Queen: Crowning Achievements
The Queen legend has continued to grow in the years since Mercury’s passing. The 1992 feature film Wayne’s World touched off a whole new wave of Queen mania by including “Bohemian Rhapsody” in the soundtrack, bringing Queen to a new generation of fans who hadn’t even been born when the band’s first records came out. Over the years, there have been numerous tributes to Mercury and Queen, and the band’s back catalog continues to sell in substantial numbers.
One of the most recent, and successful, Queen-related works is the stage musical We Will Rock You, currently a hit on London’s West End.
“The musical is just breaking every record,” says May. “I can’t believe it. Monday nights are packed now. It’s a big theater [the Dominion], like, 2,300 seats. To have them packed on a Saturday night is great, but to have them packed every night of the week is outrageous. To see people go away happy night after night is a dream come true.”
According to May, the idea to do a Queen-related play “goes back about nine years. It started almost as a joke: ‘We’ll do a musical next!’ But our manager, Jim Beach, kept the flame alive. We looked at various different scripts and ideas, but none of them rang true—particularly the biographical material. We found that very uncomfortable. We felt we weren’t ready to have the story of our lives, or Freddie’s life, on the stage. And although many of the scripts were good—and they may get used one day—they were not right for the moment. And then Ben Elton came up with the idea for ‘We Will Rock You.’ We jumped at it.”
A popular British stage- and screenwriter, Elton devised a story that takes place 300 years in the future. It weaves Queen songs into a plot about a global corporation stifling human creativity. May and Taylor served as the play’s music supervisors.
“It’s funny,” says May of the play. “And it’s thought provoking. It took our music into the future, almost by definition, at a stroke. Ben is an incredibly fertile creative machine. He basically went away and wrote it in a night, having run the idea by us. But we worked on it a solid year, of which five months was in the theater working with the actors. It was one of the most creatively challenging periods in my life.”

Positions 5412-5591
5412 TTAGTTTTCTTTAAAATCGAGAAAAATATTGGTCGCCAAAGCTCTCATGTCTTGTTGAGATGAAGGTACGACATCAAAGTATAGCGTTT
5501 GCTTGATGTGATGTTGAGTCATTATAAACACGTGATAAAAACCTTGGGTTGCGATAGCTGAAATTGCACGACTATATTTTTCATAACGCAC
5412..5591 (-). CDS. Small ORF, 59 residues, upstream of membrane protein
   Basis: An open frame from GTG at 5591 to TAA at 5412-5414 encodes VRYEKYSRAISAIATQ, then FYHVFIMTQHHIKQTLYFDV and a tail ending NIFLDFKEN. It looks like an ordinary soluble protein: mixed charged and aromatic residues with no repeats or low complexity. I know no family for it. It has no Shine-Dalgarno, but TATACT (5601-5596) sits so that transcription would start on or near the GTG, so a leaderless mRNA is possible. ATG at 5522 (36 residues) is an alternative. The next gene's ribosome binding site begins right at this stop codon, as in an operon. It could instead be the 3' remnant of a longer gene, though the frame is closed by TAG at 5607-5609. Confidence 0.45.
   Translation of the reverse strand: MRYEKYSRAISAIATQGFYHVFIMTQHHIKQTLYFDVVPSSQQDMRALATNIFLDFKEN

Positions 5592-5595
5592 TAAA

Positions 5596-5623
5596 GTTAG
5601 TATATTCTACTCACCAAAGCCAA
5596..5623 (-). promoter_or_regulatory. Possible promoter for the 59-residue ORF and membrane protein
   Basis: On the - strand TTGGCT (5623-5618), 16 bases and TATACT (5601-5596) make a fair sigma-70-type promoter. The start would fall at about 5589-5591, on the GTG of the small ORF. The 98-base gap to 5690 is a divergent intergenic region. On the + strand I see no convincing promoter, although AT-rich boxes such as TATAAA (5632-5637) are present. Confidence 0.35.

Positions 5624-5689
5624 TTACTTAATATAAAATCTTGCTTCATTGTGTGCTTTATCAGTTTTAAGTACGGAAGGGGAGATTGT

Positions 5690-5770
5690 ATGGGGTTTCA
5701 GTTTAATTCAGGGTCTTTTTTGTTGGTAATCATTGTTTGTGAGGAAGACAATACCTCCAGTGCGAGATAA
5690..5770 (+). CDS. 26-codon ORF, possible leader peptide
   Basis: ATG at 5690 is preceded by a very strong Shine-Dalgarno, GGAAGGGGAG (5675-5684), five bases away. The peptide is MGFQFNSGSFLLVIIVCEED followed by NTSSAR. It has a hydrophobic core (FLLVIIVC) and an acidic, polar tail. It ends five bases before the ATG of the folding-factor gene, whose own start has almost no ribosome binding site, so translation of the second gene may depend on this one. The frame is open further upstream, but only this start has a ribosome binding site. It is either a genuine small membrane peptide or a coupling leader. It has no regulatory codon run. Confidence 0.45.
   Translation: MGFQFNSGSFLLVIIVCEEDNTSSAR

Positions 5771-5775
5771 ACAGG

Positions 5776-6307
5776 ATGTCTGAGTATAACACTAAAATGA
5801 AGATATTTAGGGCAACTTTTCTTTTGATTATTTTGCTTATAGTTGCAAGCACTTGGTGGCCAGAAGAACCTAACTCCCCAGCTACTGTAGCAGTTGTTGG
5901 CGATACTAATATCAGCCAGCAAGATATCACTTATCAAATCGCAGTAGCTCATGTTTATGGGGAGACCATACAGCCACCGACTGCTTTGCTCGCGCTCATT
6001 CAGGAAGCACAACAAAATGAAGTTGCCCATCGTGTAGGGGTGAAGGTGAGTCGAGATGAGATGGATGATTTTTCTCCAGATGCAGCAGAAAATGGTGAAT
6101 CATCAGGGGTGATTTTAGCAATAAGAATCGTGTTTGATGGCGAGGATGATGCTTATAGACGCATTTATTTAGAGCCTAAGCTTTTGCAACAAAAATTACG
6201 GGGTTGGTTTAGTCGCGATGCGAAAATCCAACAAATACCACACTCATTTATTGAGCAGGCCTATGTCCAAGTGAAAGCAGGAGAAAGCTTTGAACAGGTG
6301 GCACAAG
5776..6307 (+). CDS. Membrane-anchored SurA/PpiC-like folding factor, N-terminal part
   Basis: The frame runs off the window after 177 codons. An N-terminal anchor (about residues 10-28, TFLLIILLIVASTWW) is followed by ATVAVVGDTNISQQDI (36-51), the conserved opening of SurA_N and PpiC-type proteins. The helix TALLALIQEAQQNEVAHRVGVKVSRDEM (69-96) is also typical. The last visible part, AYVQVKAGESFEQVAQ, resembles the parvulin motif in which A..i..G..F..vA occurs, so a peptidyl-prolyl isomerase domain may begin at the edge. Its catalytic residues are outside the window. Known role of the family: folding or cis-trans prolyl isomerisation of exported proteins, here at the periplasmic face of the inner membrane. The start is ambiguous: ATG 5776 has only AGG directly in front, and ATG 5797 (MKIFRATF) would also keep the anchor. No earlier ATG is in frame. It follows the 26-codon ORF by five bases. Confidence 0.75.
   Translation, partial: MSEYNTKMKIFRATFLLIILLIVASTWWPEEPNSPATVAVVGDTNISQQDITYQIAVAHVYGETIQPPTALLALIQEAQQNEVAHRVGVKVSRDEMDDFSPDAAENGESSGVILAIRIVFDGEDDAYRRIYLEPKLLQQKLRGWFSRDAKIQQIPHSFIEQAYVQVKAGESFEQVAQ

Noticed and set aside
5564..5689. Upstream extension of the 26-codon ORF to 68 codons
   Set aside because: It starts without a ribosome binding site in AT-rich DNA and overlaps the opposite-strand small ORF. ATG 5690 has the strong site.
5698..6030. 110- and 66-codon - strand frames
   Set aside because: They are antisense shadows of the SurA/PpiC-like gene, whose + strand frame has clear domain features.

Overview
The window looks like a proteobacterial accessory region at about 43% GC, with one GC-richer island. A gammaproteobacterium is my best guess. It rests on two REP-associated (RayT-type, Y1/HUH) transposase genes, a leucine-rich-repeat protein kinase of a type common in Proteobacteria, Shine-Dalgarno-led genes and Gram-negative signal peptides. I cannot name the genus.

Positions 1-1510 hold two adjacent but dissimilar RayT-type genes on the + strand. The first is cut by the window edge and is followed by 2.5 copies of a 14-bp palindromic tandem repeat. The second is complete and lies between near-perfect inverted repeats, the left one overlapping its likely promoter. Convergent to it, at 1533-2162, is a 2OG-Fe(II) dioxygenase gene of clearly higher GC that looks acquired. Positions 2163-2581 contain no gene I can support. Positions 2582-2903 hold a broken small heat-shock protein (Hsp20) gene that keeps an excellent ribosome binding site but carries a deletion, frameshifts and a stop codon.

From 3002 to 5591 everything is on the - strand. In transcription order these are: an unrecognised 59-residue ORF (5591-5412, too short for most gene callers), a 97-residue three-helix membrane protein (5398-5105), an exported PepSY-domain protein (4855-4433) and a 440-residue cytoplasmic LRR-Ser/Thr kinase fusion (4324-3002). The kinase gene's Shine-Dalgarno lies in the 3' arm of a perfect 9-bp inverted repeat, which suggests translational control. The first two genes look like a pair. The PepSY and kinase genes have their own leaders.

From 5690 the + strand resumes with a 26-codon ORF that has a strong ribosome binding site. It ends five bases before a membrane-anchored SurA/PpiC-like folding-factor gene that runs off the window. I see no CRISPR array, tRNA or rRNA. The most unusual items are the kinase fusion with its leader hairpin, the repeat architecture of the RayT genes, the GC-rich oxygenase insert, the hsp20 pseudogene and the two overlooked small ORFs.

May adds that there are plans to open the play in Melbourne, Australia, next year and eventually to bring the show to Canada and the United States as well. “We’ve had an offer from Las Vegas,” he says. “We would like to go on and do the rock and roll towns: Detroit, Cleveland, etc. And we would like to be on Broadway in 2005. It sounds very ambitious, but you gotta think big.”
Conspicuous in his absence from the latest flurry of Queen activities, however, is John Deacon. “John is a very private person these days,” says May. “He keeps a low profile. It took awhile to get used to, but we have to respect that. He’s not in any way negative about what Roger and I are doing. It would be upsetting if he were. But, for instance, he came down and saw the musical when it opened in London and he thoroughly enjoyed it. He said it was great. But he just quietly didn’t want to be part of its creation process.”
It will be interesting to see whether Deacon comes out of seclusion for Queen’s 30th anniversary next year. But whether he does or not, May and Taylor seem to have plenty on tap.
“We’re in the midst of planning a lot of stuff. There will be the Greatest Video Hits II DVD. And we’re talking about a sequel to the musical. That’s never been done, but we’ve only used half of Queen’s hit songs in the first musical, let alone some of the other tracks. Ben has a great idea for a new show, which is even more intriguing than the first one. So that’s a possibility. I just think life is going to keep on being very busy.”
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